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Sacha Baron Cohen and Maria Bakalova, who play father and daughter in Borat Subsequent Moviedom, sat down for a THR Presents Q&A, powered by Vision Media, along with a quartet of the film’s screenwriters to talk about concept, execution and the unpredictability factor.
Jena Friedman, one of the nine credited writers — all nominated for an adapted screenplay Oscar — likened the making of the film to the pandemic and resulting lockdown that crippled the industry for the better part of 2020, not to mention throwing another curveball at the filmmakers who were already taking an enormous leap of faith with their surreal storyline.
“I remember we were in the writers room as things began to go into lockdown,” Friedman recalls, “and that really became a through-line in the film — that was obviously not planned. And I think given the nature of political comedy, you have to be dynamic and elastic. So the real challenge was trying to write and ensure that what you end up with is relevant and fresh within the parameters of a screenplay. And I think the producers and the writers and the actors married that pretty well — the traditional screenplay and the unscripted insanity.”
Maria Bakalova, who was cast as Borat’s daughter, Tutar, after the filmmakers viewed 500-600 audition tapes, says the script was withheld during the first week of shooting, adding that when she did receive something to read, “two pages would evolve into 10. The script was evolving every single day.”
The foundation of that evolution was a script with a beginning, middle and an end that, amazingly enough, remained intact.
“We started off by writing a very traditional screenplay and testing that, and making sure it worked narratively and all the emotional beats hit, and we had lots of jokes in there,” explains co-writer Dan Mazer. “And as we went along, and new situations arose, we were able to move with those. The beauty of the process was that we could be fleet of foot and write new things.”
Adds co-writer Peter Bayham: “It’s quite tricky to make a movie that has a story structure, but apart from Sacha and Maria, the entire cast doesn’t even know they’re in a movie.”
Given the unpredictable nature of filming mostly real people who are unknowingly reacting to preconceived situations, contingency plans were drawn up. But luckily for the filmmakers, much of what they initially laid out went according to their grand, if somewhat lunatic, design.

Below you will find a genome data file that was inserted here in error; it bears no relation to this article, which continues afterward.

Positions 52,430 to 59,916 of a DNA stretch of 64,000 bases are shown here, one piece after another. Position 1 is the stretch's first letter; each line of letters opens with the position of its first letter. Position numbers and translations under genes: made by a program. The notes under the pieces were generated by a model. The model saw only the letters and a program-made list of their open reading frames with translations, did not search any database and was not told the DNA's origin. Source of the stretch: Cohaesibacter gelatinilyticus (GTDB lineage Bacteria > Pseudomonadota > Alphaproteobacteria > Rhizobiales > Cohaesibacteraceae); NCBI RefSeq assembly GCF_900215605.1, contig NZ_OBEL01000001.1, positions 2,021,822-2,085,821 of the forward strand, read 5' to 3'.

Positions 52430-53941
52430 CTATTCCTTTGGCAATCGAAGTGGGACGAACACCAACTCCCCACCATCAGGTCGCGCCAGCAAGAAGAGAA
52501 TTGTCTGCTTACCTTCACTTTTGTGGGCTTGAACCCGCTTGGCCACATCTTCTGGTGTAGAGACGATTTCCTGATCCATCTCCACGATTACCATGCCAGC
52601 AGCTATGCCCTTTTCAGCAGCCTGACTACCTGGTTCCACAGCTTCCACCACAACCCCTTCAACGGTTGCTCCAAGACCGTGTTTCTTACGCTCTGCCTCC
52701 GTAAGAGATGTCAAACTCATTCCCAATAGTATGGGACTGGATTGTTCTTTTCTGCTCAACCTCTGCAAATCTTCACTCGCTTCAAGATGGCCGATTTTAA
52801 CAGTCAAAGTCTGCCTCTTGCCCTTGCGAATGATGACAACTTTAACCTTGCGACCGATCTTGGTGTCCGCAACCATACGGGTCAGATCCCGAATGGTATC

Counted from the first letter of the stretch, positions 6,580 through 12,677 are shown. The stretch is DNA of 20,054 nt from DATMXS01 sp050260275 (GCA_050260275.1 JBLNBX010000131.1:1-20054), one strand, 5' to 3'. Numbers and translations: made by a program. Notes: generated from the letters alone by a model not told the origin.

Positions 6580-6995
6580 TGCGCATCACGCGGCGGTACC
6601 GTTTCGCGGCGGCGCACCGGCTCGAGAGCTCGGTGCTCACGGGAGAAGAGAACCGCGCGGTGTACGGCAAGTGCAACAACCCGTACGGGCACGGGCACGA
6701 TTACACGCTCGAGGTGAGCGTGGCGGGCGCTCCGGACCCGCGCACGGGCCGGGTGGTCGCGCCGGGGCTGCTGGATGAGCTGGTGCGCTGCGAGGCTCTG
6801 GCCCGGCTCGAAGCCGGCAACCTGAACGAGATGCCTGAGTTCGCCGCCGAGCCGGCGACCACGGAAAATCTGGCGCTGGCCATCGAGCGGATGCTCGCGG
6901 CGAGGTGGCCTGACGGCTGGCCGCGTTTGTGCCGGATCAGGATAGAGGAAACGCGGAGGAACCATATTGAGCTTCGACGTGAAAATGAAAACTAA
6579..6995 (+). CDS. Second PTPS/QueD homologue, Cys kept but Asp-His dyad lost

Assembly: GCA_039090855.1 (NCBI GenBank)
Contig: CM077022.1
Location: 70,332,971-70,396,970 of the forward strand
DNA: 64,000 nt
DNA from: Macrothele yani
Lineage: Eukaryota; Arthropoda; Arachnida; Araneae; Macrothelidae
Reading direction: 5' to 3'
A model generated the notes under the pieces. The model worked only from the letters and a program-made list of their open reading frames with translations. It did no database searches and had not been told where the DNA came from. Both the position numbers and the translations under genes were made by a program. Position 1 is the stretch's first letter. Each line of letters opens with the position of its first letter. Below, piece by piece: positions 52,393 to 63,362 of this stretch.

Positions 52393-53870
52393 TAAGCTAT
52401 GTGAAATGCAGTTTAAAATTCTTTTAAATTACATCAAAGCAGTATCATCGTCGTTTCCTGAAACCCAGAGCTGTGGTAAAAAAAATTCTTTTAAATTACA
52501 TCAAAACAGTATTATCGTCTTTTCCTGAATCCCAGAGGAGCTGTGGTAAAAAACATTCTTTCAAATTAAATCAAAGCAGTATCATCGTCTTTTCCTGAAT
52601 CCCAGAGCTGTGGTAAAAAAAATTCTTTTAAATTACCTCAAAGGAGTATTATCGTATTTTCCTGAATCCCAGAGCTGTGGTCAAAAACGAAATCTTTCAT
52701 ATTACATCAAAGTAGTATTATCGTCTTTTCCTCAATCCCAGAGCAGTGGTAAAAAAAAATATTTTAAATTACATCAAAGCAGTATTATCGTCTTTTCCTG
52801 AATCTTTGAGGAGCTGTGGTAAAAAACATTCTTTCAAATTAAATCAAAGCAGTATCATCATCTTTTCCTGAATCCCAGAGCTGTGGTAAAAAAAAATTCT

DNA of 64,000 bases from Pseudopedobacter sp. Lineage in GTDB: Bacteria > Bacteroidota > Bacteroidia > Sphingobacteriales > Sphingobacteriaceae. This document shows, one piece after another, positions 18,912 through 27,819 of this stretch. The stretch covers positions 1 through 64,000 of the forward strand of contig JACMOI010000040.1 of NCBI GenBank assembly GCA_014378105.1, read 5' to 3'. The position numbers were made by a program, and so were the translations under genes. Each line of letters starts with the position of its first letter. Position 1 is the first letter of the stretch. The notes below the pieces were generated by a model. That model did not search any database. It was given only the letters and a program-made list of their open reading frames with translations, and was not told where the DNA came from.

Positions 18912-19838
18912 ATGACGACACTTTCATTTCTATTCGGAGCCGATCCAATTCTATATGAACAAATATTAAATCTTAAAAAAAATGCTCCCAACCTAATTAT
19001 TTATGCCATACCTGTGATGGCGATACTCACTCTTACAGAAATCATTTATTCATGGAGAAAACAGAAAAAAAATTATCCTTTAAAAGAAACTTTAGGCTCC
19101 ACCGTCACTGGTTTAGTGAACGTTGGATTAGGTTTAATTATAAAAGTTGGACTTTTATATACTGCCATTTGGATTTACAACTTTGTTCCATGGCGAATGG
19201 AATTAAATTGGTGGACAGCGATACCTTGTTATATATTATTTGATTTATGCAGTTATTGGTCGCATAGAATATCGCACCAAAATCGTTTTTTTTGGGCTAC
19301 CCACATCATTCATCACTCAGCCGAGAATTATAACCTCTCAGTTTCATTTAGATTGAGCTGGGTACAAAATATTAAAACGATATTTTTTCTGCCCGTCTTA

“Going back to the script and talking about what could go wrong and what has to change, we had that ending,” says Bayham. “That was the ending of our movie. That’s the most important part of any movie, really. But on the other hand, you are sitting there quite often going, ‘This isn’t going to happen. How the hell are we going to get Rudolph Giuliani in a room with Tutar under these circumstances? And then once you’ve got him in there, have him react in a certain way, have Borat come in.’ That’s enormous.”
Perhaps the biggest obstacle was reviving the character of Borat in the first place, given the public’s familiarity with Cohen’s fictional Kazakh journalist after the release of the original Borat in 2006, and the unlikelihood that certain public figures would be duped again. But Cohen and company felt a certain urgency was at hand given political developments that had enveloped the world during the Trump presidency.
“The first movie, apart from trying to be funny, exposed a dark underbelly of American society: racism, misogyny and anti-Semitism,” explains Baron Cohen, whose film was released prior to the November election. “But then under Donald Trump, that underbelly became overt, the racists came out proud, and these horrific views are being pushed from the biggest mouthpiece in the world, and I didn’t want to be a bystander.
“We felt we had to do something,” Baron Cohen adds, “because we felt that the election coming up would further see the deterioration of democracy in America. So as actors and writers, we felt we could bring back our most successful character, and a character that was a Trump supporter. That would be a way of showing how far real Trump supporters would go along with the president’s dismantling of democracy.”
This THR Presents is brought to you by Amazon Studios; additional Q&As and other supplementary content can be viewed at THRPresents.HollywoodReporter.com.
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